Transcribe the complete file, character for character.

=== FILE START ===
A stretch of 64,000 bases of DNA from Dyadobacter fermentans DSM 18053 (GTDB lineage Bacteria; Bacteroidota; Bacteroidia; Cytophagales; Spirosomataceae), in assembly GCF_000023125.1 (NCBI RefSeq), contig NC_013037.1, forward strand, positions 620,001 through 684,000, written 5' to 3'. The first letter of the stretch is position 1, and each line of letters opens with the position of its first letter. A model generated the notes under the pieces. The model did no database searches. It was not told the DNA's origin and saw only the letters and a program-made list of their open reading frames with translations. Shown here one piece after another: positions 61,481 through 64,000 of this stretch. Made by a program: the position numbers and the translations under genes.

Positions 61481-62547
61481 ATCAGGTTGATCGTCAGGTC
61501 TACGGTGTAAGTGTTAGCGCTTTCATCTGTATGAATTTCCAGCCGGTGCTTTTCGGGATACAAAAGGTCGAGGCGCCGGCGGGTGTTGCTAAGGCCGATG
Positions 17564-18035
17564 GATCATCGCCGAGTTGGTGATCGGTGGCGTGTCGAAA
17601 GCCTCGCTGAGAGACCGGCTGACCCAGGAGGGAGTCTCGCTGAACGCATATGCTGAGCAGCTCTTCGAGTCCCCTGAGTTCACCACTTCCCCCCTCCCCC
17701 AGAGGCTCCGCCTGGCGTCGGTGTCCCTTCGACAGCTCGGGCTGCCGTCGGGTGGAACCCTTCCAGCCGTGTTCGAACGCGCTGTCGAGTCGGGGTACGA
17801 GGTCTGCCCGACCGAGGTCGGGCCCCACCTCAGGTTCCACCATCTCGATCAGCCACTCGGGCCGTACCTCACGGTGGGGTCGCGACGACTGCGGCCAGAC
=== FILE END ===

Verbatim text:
A stretch of 64,000 bases of DNA from Dyadobacter fermentans DSM 18053 (GTDB lineage Bacteria; Bacteroidota; Bacteroidia; Cytophagales; Spirosomataceae), in assembly GCF_000023125.1 (NCBI RefSeq), contig NC_013037.1, forward strand, positions 620,001 through 684,000, written 5' to 3'. The first letter of the stretch is position 1, and each line of letters opens with the position of its first letter. A model generated the notes under the pieces. The model did no database searches. It was not told the DNA's origin and saw only the letters and a program-made list of their open reading frames with translations. Shown here one piece after another: positions 61,481 through 64,000 of this stretch. Made by a program: the position numbers and the translations under genes.

Positions 61481-62547
61481 ATCAGGTTGATCGTCAGGTC
61501 TACGGTGTAAGTGTTAGCGCTTTCATCTGTATGAATTTCCAGCCGGTGCTTTTCGGGATACAAAAGGTCGAGGCGCCGGCGGGTGTTGCTAAGGCCGATG
Positions 17564-18035
17564 GATCATCGCCGAGTTGGTGATCGGTGGCGTGTCGAAA
17601 GCCTCGCTGAGAGACCGGCTGACCCAGGAGGGAGTCTCGCTGAACGCATATGCTGAGCAGCTCTTCGAGTCCCCTGAGTTCACCACTTCCCCCCTCCCCC
17701 AGAGGCTCCGCCTGGCGTCGGTGTCCCTTCGACAGCTCGGGCTGCCGTCGGGTGGAACCCTTCCAGCCGTGTTCGAACGCGCTGTCGAGTCGGGGTACGA
17801 GGTCTGCCCGACCGAGGTCGGGCCCCACCTCAGGTTCCACCATCTCGATCAGCCACTCGGGCCGTACCTCACGGTGGGGTCGCGACGACTGCGGCCAGAC